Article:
3 Commonly Overlooked Places - Finding Consumer Credit Help

There are a number of reasons that somebody might actively seek out consumer credit help. Whether they are checking the accuracy of their credit report, trying to protect their financial information, or finding a way out of longstanding debt. Sometimes, when dealing with credit issues, it may feel like you are alone and fighting an endlessly uphill battle. But before you give up, there are a few commonly overlooked places that you can get help with consumer credit.

The Federal Trade Commission

The entire purpose in the existence of the Federal Trade Commission is to protect America’s consumers. One of their major resources is their website where consumers can read up on a number of credit related topics. The idea here is that the more credit knowledge you have the smarter consumer you will be and the fewer financial problems you are likely to run into. The information most sought out will likely be under the “Consumer Protection” tab of their website, but there are financial resources all through their website.

Their Bureau of Consumer Protection is only one facet of the Federal Trade Commission. They also have the Bureau of Competition and the Bureau of Economics. These bureaus, along with their Office of General Counsel, constantly work to bring keep the general public educated on both personal and business financial practices, and to protect the financial interests of the individual against unfair and deceptive financial acts and practices.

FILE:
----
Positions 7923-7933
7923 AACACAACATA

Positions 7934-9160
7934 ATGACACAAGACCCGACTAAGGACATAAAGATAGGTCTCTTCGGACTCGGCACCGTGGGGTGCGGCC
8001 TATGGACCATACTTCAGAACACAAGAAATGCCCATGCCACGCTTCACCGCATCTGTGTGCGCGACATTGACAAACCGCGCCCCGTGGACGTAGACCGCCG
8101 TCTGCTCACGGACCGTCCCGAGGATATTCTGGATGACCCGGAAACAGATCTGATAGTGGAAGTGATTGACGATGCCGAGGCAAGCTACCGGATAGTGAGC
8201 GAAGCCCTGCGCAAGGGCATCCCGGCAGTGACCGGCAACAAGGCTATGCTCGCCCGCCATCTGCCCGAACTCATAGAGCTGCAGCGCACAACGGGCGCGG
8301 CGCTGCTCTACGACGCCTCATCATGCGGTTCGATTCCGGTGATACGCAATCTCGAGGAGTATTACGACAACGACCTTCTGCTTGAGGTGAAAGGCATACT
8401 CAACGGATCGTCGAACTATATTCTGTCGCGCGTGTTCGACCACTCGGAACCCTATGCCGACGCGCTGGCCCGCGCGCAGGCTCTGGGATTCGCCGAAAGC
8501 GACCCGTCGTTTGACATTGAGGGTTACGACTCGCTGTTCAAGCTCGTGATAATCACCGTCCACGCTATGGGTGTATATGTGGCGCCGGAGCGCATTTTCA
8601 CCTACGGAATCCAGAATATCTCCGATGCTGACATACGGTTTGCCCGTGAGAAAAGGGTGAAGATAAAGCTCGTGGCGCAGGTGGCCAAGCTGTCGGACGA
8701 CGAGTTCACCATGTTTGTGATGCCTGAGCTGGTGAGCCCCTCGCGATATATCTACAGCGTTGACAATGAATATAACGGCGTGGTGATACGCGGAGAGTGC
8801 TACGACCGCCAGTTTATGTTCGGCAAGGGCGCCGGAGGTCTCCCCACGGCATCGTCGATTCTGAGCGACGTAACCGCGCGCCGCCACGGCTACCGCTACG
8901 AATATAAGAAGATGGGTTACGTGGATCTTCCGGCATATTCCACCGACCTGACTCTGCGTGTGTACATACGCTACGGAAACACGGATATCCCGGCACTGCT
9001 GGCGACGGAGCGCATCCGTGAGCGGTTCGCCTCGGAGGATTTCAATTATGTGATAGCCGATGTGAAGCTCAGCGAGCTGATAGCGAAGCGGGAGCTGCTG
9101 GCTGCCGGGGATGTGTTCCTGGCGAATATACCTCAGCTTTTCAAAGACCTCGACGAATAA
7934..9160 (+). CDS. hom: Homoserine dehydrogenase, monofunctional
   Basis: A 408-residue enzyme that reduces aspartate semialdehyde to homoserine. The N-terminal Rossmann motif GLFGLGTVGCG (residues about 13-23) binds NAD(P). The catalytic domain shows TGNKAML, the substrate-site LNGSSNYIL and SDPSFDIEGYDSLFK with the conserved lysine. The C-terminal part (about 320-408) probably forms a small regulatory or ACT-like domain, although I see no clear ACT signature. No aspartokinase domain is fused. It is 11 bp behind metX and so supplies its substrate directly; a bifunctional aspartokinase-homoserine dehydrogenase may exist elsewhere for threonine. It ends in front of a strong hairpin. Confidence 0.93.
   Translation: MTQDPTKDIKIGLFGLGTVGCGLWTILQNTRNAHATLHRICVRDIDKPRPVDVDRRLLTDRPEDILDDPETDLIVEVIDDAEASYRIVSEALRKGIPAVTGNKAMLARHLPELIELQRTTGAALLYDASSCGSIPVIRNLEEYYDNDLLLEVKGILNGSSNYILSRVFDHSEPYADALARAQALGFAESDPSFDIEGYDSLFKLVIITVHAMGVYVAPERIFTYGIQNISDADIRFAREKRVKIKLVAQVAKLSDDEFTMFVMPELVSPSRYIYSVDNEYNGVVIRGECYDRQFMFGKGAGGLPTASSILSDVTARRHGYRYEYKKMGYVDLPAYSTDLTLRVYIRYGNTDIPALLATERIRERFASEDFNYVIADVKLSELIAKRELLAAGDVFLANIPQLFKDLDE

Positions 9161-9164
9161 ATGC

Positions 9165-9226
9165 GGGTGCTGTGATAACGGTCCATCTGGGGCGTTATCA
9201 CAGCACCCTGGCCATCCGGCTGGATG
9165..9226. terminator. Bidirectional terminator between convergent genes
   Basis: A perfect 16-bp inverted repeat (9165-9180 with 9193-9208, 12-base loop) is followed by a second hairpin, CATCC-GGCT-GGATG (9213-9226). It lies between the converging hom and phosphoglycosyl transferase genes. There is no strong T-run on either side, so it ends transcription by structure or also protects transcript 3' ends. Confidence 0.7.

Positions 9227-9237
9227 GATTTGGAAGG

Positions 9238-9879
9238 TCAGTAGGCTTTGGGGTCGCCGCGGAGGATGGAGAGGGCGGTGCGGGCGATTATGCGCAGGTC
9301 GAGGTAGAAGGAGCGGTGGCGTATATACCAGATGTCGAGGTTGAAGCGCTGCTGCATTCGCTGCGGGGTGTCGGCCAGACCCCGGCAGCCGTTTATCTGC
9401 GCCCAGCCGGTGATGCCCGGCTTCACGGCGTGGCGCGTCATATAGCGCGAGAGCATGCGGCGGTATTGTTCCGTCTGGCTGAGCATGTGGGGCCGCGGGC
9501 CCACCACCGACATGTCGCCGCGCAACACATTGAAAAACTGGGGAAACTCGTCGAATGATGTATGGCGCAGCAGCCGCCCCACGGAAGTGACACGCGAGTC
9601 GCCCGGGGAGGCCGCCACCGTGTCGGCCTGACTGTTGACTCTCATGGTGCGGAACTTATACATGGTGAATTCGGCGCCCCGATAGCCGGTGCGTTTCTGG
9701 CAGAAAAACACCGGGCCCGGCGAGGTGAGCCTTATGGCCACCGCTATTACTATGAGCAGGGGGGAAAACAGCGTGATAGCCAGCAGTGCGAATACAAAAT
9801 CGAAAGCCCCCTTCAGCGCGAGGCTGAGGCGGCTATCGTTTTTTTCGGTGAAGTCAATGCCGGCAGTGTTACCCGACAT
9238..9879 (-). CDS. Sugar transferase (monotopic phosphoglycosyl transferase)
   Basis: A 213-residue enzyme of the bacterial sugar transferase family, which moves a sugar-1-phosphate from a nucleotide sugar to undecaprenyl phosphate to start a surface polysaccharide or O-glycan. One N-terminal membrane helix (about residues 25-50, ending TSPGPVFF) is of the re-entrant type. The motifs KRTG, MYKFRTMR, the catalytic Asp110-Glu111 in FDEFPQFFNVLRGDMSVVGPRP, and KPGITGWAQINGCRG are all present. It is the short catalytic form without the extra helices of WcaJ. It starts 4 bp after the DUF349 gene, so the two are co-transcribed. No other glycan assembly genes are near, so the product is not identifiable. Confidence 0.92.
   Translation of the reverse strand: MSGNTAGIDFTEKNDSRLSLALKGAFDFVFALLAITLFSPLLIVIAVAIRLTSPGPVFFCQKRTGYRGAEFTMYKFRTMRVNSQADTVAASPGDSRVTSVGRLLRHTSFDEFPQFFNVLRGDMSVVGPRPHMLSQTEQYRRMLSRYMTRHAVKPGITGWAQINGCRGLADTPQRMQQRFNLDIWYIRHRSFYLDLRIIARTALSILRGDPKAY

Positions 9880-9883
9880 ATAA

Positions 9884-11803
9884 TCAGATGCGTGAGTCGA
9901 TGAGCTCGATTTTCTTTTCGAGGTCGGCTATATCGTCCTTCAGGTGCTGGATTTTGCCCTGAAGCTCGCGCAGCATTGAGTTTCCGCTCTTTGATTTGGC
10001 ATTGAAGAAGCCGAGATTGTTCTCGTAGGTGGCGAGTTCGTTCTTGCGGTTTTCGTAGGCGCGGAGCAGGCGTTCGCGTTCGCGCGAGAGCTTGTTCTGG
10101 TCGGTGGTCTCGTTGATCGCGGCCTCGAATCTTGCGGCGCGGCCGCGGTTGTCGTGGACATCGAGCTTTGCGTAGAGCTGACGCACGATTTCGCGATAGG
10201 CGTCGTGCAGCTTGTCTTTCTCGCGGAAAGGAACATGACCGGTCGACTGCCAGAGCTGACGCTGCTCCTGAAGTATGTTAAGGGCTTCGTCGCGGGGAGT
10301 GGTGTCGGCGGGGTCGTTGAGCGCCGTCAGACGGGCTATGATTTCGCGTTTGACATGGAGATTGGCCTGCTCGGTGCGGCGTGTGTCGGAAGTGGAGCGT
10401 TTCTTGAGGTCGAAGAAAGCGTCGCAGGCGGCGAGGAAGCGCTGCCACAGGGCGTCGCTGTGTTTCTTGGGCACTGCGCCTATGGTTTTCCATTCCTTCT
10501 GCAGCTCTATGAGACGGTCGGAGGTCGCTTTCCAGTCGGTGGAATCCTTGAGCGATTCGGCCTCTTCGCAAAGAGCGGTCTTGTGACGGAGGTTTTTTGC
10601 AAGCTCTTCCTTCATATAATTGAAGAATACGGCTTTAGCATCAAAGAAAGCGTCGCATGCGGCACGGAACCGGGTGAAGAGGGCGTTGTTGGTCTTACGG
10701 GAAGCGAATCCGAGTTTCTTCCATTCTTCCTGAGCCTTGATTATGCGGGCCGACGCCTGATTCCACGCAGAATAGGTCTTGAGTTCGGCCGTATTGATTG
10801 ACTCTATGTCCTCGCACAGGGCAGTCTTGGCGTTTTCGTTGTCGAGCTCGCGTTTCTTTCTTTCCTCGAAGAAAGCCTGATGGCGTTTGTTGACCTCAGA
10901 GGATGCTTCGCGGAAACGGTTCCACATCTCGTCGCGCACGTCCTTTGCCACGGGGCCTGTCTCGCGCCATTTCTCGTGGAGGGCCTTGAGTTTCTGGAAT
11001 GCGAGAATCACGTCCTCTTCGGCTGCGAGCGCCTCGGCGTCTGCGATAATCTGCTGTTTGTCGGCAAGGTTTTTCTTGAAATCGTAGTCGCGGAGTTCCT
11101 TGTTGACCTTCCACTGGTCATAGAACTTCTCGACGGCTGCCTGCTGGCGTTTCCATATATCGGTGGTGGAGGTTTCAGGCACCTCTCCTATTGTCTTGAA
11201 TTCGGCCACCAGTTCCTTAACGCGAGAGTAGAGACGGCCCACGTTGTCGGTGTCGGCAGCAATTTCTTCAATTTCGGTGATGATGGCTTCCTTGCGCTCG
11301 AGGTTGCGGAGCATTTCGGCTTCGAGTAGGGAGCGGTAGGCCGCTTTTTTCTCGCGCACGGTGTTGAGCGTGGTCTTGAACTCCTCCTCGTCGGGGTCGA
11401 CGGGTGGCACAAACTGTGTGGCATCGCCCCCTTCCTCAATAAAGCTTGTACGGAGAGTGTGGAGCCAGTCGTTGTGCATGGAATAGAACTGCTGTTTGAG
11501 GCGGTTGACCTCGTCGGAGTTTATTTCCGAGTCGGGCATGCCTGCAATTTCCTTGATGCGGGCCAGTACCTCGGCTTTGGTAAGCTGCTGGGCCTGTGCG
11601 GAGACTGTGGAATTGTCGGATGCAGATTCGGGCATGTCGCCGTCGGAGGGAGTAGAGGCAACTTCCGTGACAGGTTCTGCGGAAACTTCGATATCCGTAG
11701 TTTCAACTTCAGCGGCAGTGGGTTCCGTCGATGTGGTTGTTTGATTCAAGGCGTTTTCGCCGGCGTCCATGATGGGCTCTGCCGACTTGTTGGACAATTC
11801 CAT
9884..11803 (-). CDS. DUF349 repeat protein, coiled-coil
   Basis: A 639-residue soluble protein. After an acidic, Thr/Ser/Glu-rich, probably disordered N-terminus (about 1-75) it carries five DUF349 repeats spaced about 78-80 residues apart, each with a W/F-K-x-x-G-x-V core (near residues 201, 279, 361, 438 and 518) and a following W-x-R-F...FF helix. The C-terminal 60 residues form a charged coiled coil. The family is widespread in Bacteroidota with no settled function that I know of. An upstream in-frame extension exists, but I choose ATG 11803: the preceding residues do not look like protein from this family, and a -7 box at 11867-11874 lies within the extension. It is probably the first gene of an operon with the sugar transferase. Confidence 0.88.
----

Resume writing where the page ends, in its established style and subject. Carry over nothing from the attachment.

Your Personal Bank

Many personal banking companies offer consultation and advice to those with a credit account or some other account with their bank. The reason for this is that they make money off of your money, and if all of their banking costumers fall on financial hard times, then they do as well. Therefore, it is in their best interests that you are well versed in how consumer credit information and other financial topics.

Often these services are free of charge if you already have an account with a particular bank. Consult your bank to find out if they offer any sort of credit counseling or credit building services. There are even programs now that offer small credit lines, loans, or other deals that are meant specifically to build credit.

The Internet

Perhaps so obvious that many don’t think about it, there are many nonprofit organizations with websites that offer free consumer credit help. Sometimes, like the FTC, this is in the form of information and financial education. Other times, such as with a company called Money Management or Springboard Nonprofit Consumer Counseling, these companies will offer free consultation regarding whatever credit issues or concerns you have.

There are nearly limitless resources on the web for finding out information, consulting with credit professionals, and building your credit. If you aren’t sure of where to start, simply do a basic keyword search for “consumer credit help” for general information. If you have a specific problem, do a keyword search for that and you are bound to find what you need to help yourself out.

 



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